Charges dropped against FedEx in rogue pharmacy case

FedEx vanA federal judge has dismissed a sizeable chunk of the charges in a lawsuit against FedEx alleging that it knowingly shipped illegal pharmaceuticals.

The lawsuit - which centres on an indictment of FedEx by the federal authorities in 2014 - charged the shipping company with conspiracy to traffic in controlled substances and misbranded pharmaceuticals from rogue pharmacies operating outside the law.

In the latest chapter in the legal dispute, US District Court Judge Charles Breyer dismissed most of the charges against the company on a technicality, namely that the government had committed a blunder by naming the wrong defendant in a key pre-trial document.

Specifically, the US attorney's office and FedEx's defense lawyers had signed written agreements to defer legal deadlines in order to discuss a possible settlement. However, the documents erroneously named a FedEx subsidiary in place of the parent company and, as a result, the charges were filed past the statute of limitations.

According to the original indictment, from 2004 federal agencies informed FedEx that rogue pharmacies were using its shipping services to distribute illegal pharmaceutical products. It was also charged with conspiring with Internet pharmacy organizations to distribute drugs to customers without prescriptions.

While acknowledging the error, federal prosecutors accused FedEx's lawyers of gamesmanship in only revealing the error after the statute of limitations period had passed. Judge Breyer was however unswayed by their position, dismissing 14 of 18 charges against the company.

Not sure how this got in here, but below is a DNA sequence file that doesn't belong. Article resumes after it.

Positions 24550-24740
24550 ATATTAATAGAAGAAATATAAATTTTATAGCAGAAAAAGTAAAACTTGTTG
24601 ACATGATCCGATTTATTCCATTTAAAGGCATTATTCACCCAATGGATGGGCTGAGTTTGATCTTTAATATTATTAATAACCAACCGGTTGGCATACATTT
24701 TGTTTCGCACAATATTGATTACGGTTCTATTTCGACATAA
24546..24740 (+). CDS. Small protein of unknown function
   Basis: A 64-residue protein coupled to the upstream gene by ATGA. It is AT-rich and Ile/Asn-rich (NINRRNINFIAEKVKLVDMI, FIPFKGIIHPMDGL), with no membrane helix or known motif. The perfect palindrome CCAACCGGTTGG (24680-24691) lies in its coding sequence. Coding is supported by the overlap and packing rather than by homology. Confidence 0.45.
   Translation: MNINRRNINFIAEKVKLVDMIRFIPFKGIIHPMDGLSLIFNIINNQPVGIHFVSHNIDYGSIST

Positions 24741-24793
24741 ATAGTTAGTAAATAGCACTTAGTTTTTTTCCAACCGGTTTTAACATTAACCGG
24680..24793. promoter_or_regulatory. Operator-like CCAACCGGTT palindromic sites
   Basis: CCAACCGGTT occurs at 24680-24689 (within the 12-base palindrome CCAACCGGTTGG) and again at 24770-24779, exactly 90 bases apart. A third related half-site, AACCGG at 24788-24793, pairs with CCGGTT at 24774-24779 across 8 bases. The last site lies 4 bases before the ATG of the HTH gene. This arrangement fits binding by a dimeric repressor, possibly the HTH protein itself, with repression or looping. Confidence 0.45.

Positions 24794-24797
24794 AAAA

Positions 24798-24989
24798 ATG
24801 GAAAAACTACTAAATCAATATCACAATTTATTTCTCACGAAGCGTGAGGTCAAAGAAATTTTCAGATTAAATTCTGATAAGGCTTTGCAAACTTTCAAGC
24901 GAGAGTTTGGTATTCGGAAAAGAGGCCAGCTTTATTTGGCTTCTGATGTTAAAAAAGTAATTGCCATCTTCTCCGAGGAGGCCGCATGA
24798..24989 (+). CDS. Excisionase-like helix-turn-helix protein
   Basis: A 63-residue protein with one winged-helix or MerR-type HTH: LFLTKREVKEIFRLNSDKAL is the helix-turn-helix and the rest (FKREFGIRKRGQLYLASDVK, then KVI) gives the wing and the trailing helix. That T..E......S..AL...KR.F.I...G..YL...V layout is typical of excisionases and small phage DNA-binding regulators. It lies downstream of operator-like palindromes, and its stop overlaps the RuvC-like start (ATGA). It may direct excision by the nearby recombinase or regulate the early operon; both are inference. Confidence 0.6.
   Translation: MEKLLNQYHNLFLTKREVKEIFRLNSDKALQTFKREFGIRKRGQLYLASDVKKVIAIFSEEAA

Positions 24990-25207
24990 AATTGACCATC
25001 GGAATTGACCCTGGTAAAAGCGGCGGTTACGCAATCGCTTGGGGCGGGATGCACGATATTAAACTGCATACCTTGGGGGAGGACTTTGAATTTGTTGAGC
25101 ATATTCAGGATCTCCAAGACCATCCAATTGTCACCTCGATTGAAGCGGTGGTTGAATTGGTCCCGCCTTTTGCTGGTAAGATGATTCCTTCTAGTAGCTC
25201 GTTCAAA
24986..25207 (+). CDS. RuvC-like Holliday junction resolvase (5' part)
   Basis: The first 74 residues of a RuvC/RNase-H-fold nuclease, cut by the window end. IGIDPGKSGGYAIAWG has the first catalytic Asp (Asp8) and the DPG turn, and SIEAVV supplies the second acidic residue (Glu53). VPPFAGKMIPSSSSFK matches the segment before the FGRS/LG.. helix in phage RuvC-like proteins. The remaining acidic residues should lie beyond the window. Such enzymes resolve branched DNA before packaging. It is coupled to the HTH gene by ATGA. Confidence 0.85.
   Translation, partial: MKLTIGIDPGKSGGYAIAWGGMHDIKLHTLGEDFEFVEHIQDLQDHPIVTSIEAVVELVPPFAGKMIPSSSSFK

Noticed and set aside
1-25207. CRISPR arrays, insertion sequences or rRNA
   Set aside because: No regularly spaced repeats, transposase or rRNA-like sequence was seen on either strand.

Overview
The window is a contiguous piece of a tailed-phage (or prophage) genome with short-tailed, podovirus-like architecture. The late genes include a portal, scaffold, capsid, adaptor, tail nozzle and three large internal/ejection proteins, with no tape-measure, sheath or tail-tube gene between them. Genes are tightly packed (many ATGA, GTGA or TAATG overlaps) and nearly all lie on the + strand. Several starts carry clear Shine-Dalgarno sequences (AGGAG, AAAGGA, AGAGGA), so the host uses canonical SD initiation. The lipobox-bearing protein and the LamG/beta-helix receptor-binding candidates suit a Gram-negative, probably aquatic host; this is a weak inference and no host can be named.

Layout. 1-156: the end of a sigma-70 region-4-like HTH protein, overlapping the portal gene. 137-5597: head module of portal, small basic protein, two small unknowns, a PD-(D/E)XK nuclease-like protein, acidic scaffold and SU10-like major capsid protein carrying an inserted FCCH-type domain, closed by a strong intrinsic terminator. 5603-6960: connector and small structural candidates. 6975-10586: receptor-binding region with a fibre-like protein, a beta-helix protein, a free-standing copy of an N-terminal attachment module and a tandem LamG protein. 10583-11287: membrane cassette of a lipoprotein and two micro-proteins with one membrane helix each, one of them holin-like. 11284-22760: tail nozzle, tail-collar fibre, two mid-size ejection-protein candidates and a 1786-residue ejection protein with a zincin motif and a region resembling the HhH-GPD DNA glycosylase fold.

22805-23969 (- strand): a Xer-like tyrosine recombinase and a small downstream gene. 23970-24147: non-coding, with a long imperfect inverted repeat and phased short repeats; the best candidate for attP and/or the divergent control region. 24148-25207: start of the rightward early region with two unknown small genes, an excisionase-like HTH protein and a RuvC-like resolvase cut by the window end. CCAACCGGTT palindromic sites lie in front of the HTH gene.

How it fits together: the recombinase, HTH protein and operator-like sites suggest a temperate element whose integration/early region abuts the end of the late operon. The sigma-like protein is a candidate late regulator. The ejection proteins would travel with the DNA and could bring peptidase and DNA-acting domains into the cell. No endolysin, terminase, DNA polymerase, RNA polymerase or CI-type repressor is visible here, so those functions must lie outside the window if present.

However, charges remain pending against subsidiary FedEx Express and parent FedEx Corp still faces some charges of conspiring with rogue pharmacies.

For its part, FedEx continues to insist that it is innocent of all charges and has been trying to cooperate with the US government in enforcing the law against illegal online distribution of medicines and controlled substances.

This is thought to be the first criminal case in the US focusing on shipping of illegal drugs by a third-party logistics company. However, in 2011, Google agreed to pay $500m to settle allegations by the Justice Department that it had profited from ads for illegal online pharmacies.

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